by Arnold Woods
100 years old today, on April 1, 1923, the first Easter services atop Mount Davidson were held by a 40-foot temporary cross that had been erected there for the occasion. It was the beginning of a now century-long tradition of Easter Services there.
The following year, a new 87-foot cross was built for the 1924 Easter services, but it burned down in 1925. This led to the construction of a 100-foot cross in 1926.
Like the first cross, the second one burned down in 1928. A new 80-foot wood and stucco cross was the erected later in 1928. San Francisco also purchased 20 acres at the top of Mount Davidson for use as a park. This cross had lights built into it, but arsonists burned it down in 1931.
Several years later, politicians and civic groups pledged to build a new cross, one that would be more, shall we say, durable. Construction started in 1933. This cross was 103-feet high and was built out of concrete and steel.
The new cross was dedicated on March 3, 1934.1 Part of the ceremony was the laying of a cornerstone in the platform for the cross. The granite cornerstone covered a “record box,’ i.e., a time capsule.2
Two of the items placed in the time capsule were two items from the Holy Land–rocks from the Garden of Gethsemane and water from the River Jordan. Both items had been brought to San Francisco under the command of Captain Robert Dollar in December 1932 and had been kept in the vault of the American Trust Company. Also placed in the time capsule were the original 1845 deed for Mount Davidson, an 1847 Bible, copies of newspapers and telephone directories, and a 20-page sermon written for the occasion by Roger Babson.
The March 4, 1934 dedication ceremony started at 3:00 p.m. The festivities included a number of speeches, music by the Salvation Army Band, and the singing of “The Rugged Old Cross” by Mrs. Celese Sheldon Olsen and Miss Muriel Bates. During the ceremony, Mayor Angelo Rossi appointed the Boy Scouts of San Francisco as the guardians of the cornerstone and record box. Eagle Scout William H. Worden, Jr. of Troop 88 accepted this duty on behalf of the Boy Scouts.
Park Superintendent John McLaren and a representative of the Dollar Steamship Line placed the Holy Land items in the time capsule. Walter P. Laufenberg of the real estate firm Baldwin & Howell, placed the capsule within the vault. The Salvation Army’s territorial commander, Benjamin Orames, then lowered the cornerstone atop the vault and it was cemented in.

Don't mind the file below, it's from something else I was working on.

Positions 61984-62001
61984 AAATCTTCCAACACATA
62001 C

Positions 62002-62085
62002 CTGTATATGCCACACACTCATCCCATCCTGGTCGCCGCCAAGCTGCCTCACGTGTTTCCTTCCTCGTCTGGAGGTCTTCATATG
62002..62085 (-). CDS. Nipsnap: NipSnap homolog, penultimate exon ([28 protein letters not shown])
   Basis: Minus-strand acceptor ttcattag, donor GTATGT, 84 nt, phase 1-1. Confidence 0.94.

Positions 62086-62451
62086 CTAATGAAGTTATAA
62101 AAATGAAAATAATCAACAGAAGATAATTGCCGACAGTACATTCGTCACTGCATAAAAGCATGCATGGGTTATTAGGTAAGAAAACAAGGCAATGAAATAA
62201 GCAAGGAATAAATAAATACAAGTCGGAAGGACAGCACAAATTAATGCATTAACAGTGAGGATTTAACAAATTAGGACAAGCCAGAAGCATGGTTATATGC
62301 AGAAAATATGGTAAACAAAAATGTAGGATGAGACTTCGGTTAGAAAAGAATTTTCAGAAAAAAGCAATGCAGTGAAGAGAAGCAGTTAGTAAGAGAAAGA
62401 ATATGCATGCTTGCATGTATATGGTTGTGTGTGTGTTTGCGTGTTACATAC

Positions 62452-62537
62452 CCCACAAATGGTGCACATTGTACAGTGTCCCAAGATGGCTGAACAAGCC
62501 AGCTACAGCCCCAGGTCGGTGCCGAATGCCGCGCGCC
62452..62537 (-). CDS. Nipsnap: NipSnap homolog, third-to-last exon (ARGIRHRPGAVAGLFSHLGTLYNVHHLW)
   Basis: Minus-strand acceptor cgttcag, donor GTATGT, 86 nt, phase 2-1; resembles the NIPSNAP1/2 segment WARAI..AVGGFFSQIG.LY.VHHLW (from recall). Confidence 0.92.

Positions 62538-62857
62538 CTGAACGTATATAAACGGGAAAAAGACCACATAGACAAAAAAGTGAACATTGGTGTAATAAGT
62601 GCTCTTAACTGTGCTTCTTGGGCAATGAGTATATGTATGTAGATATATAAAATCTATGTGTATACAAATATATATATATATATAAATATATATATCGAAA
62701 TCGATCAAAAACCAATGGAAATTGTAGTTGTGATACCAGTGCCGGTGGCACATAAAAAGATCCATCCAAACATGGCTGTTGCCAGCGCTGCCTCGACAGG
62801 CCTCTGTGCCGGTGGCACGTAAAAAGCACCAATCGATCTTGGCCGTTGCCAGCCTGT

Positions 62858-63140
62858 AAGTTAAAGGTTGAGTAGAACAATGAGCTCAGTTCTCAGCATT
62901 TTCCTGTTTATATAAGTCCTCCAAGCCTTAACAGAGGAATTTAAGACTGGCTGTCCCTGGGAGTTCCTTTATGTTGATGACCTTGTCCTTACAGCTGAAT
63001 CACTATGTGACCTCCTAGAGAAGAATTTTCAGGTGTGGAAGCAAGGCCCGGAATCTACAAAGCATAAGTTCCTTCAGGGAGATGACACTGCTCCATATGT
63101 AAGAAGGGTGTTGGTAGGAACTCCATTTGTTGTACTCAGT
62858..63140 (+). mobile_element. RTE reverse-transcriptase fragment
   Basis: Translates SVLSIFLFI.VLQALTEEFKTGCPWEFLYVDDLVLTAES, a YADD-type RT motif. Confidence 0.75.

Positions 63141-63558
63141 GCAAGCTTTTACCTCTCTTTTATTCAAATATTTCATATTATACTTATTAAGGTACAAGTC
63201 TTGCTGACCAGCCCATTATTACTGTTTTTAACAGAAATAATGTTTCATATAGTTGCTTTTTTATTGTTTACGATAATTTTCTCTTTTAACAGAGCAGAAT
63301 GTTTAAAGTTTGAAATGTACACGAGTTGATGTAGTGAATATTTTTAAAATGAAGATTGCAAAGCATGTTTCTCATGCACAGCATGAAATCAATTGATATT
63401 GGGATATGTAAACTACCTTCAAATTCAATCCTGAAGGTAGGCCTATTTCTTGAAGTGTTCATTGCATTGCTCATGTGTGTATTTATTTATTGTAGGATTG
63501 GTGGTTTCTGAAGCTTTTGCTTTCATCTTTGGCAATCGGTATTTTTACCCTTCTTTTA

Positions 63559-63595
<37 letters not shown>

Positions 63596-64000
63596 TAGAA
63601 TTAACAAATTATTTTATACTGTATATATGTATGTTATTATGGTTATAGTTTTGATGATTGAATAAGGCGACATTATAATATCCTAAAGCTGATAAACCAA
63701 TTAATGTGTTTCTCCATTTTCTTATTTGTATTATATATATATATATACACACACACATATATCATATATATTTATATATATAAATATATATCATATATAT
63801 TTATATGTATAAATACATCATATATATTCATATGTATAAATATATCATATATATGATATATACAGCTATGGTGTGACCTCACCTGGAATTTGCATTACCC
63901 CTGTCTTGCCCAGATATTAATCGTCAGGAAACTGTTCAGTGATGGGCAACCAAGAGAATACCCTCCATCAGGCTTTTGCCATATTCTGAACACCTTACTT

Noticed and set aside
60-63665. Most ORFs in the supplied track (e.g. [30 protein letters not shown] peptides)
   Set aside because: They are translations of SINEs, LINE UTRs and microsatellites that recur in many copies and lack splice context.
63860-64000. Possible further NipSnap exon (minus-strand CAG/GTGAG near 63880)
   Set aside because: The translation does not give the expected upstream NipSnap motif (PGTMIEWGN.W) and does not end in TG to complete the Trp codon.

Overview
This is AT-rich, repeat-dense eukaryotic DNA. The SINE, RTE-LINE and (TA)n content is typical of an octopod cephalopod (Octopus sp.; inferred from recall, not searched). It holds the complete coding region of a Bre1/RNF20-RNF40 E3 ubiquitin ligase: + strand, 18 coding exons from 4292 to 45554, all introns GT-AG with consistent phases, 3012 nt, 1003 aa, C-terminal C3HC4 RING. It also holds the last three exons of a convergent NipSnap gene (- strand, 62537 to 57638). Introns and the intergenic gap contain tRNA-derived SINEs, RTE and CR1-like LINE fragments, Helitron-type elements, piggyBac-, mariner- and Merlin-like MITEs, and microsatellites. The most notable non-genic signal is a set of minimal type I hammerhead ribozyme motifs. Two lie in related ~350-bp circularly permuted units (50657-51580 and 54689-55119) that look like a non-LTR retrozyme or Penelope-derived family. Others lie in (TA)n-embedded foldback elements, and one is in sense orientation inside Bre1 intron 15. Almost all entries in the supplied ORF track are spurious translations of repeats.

Like the prior cross, this one was outfitted with lights. At a night-time ceremony on March 24, 1934, the lights were turned on for the first time.3 President Franklin D. Roosevelt pressed a golden key at the White House at 7:30 p.m., which lit up the floodlights at the cross. At this ceremony, the Girl Scouts sang their hymn.
On April 1, 1934, the first Easter Service by the new cross was held. Both Muni and the Market Street Railway ran special schedules beginning at 6:00 a.m. to get people there.4 Reverend Jason Noble Pierce of the First Congregational Church presided over the service.5
100 years after the first Easter Service, the time capsule was opened at a ceremony at the cross on April 1, 2023, featuring speeches by the Mount Davidson Cross Armenian Council (the caretakers of the cross), and city political and religious leaders. Then the time capsule was removed from its vault under the cornerstone and its contents displayed to a large crowd.
After the old time capsule was fully revealed, the gathered political and religious luminaries announced the items that they were giving to be placed into a new time capsule that would go back in the vault. Numerous other items, such as newspapers, bibles, the letter inviting President Roosevelt to light the cross in 1934, flags, a scout patches, a pendant featuring the Grace Cathedral Labyrinth, a 2023 Easter Sunrise Service program, a traditional Armenian Cross Stone, a Life in 2023 summary of events and news, COVID face masks, and the icon of Annunciation horning the Annunciation Greek Orthodox Cathedral. The new time capsule is to be opened in 2123.
1. “Thousands Will Participate In New Cross Rite,” San Francisco Chronicle, March 4, 1934, p. C5.
2. “Easter Cross Ceremonies To Be Held Today,” San Francisco Examiner, March 4, 1934, p. 18.
3. “New S.F. Easter Cross Lighted By Roosevelt” San Francisco Chronicle, March 25, 1934, p. 18.
4. “Mt. Davidson Car Service Is Announced,” San Francisco Chronicle, March 31, 1934, p. 21.
5. “Catholics Observe Church Feast Day,” San Francisco Chronicle, March 29, 1934, p. 13.